Adult and children's exposure to 2,4-D from multiple sources and pathways

J Expo Sci Environ Epidemiol. 2008 Sep;18(5):486-94. doi: 10.1038/sj.jes.7500641. Epub 2008 Jan 2.


In this study, we investigated the 2,4-dichlorophenoxyacetic acid (2,4-D) herbicide exposures of 135 preschool-aged children and their adult caregivers at 135 homes in North Carolina (NC) and Ohio (OH). Participants were randomly recruited from six NC and six OH counties. Monitoring was performed over a 48-h period at the participants' homes. Environmental samples included soil, outdoor air, indoor air, and carpet dust. Personal samples collected by the adult caregivers concerning themselves and their children consisted of solid food, liquid food, hand wipe, and spot urine samples. All samples were analyzed for 2,4-D (free acid form) by gas chromatography/mass spectrometry. 2,4-D was detected in all types of environmental samples but most often in carpet dust samples, with detection frequencies of 83% and 98% in NC and OH, respectively. The median level of 2,4-D in the carpet dust samples was about three times higher in OH homes compared to NC homes (156 vs. 47.5 ng/g, P<0.0002). For personal samples, 2,4-D was more frequently detected in the hand wipe samples from OH participants (>48%) than from NC participants (<9%). Hand wipe levels at the 95th percentile were about five times higher for OH children (0.1 ng/cm(2)) and adults (0.03 ng/cm(2)) than for the NC children (0.02 ng/cm(2)) and adults (<0.005 ng/cm(2)). 2,4-D was detected in more than 85% of the child and adult urine samples in both states. The median urinary 2,4-D concentration was more than twice as high for OH children compared to NC children (1.2 vs. 0.5 ng/ml, P<0.0001); however, the median concentration was identical at 0.7 ng/ml for both NC and OH adults. The intraclass correlation coefficient of reliability for an individual's urinary 2,4-D measurements, estimated from the unadjusted (0.31-0.62) and specific gravity-adjusted (0.37-0.73) values, were somewhat low for each group in this study. The variability in urinary 2,4-D measurements over the 48-h period for both children and adults in NC and OH suggests that several spot samples were needed to adequately assess these participants' exposures to 2,4-D in residential settings. Results from this study showed that children and their adult caregivers in NC and OH were likely exposed to 2,4-D through several pathways at their homes. In addition, our findings suggest that the OH children might have been exposed to higher levels of 2,4-D through the dermal and nondietary routes of exposure than the NC children and the NC and OH adults.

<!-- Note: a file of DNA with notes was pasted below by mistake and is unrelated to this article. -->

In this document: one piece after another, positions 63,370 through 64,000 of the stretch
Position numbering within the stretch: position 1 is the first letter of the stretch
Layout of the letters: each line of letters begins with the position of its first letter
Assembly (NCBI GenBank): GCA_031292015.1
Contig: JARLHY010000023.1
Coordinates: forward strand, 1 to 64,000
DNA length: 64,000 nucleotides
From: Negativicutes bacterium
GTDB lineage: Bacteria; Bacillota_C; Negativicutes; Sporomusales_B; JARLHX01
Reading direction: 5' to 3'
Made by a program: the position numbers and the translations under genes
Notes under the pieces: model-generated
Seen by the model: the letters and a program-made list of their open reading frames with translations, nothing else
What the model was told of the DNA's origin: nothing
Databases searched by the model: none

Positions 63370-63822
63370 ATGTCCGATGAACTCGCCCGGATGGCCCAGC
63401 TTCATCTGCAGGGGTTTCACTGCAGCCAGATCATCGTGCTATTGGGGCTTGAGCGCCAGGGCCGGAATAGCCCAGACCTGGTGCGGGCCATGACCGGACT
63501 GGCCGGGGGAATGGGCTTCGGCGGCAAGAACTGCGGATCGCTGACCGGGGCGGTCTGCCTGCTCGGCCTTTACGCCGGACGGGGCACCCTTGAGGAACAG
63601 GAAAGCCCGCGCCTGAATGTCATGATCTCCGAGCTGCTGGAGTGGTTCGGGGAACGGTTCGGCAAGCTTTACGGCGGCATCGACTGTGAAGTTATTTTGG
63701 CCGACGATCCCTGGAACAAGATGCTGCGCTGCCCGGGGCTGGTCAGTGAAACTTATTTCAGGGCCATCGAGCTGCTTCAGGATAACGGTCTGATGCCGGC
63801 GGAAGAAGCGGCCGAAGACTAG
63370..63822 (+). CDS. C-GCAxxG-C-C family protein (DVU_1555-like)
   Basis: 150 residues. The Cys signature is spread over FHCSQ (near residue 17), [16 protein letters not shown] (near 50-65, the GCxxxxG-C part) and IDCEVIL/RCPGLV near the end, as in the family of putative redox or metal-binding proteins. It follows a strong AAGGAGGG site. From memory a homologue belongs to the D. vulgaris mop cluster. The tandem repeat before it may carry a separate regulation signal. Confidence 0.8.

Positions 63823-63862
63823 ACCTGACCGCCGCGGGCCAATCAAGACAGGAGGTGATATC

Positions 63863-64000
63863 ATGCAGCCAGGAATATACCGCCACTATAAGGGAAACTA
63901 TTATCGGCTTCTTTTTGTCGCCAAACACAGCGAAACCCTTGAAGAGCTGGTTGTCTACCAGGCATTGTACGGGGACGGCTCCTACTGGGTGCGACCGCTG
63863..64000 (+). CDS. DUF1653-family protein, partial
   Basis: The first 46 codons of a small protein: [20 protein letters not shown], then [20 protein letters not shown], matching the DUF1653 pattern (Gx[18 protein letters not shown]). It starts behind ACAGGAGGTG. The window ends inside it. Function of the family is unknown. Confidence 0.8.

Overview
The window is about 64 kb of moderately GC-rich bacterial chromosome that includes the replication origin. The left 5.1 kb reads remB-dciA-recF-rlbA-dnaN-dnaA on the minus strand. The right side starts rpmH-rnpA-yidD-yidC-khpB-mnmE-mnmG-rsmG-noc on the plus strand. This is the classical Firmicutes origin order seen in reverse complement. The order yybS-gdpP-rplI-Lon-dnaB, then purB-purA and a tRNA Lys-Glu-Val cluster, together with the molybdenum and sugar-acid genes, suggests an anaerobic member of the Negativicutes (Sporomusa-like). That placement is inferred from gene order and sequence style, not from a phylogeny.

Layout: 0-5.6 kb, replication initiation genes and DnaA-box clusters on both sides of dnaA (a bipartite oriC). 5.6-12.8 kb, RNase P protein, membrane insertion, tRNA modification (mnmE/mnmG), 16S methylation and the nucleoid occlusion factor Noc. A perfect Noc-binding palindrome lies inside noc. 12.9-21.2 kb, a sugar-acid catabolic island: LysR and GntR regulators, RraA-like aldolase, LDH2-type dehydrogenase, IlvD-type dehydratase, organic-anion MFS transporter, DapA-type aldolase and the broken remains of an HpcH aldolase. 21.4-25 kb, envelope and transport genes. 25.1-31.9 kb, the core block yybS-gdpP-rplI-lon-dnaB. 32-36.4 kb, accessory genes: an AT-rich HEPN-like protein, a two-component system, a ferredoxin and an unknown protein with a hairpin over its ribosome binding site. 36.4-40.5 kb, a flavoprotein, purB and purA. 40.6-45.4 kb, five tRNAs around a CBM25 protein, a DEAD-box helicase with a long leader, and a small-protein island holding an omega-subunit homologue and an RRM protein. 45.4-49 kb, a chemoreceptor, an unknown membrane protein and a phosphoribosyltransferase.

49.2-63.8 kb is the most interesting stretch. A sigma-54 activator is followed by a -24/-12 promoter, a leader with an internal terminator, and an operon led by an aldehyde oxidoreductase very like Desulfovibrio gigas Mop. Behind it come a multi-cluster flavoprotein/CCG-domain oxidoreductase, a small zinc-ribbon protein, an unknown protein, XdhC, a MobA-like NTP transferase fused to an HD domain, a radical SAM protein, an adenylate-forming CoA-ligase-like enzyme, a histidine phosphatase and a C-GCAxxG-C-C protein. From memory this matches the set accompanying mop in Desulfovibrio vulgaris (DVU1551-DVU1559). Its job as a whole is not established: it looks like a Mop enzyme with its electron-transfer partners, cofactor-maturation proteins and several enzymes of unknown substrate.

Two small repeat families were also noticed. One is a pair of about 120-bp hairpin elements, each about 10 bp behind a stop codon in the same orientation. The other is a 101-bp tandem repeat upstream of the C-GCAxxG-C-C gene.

Publication types

  • Comparative Study

MeSH terms

  • 2,4-Dichlorophenoxyacetic Acid / urine*
  • Adult
  • Age Distribution
  • Air Pollutants / urine*
  • Air Pollution, Indoor / analysis*
  • Biomarkers / urine
  • Child, Preschool
  • Dust / analysis
  • Environmental Exposure / analysis*
  • Environmental Monitoring / methods
  • Food Contamination
  • Gas Chromatography-Mass Spectrometry
  • Herbicides / urine*
  • Humans
  • Inhalation Exposure / analysis
  • North Carolina
  • Ohio


  • Air Pollutants
  • Biomarkers
  • Dust
  • Herbicides
  • 2,4-Dichlorophenoxyacetic Acid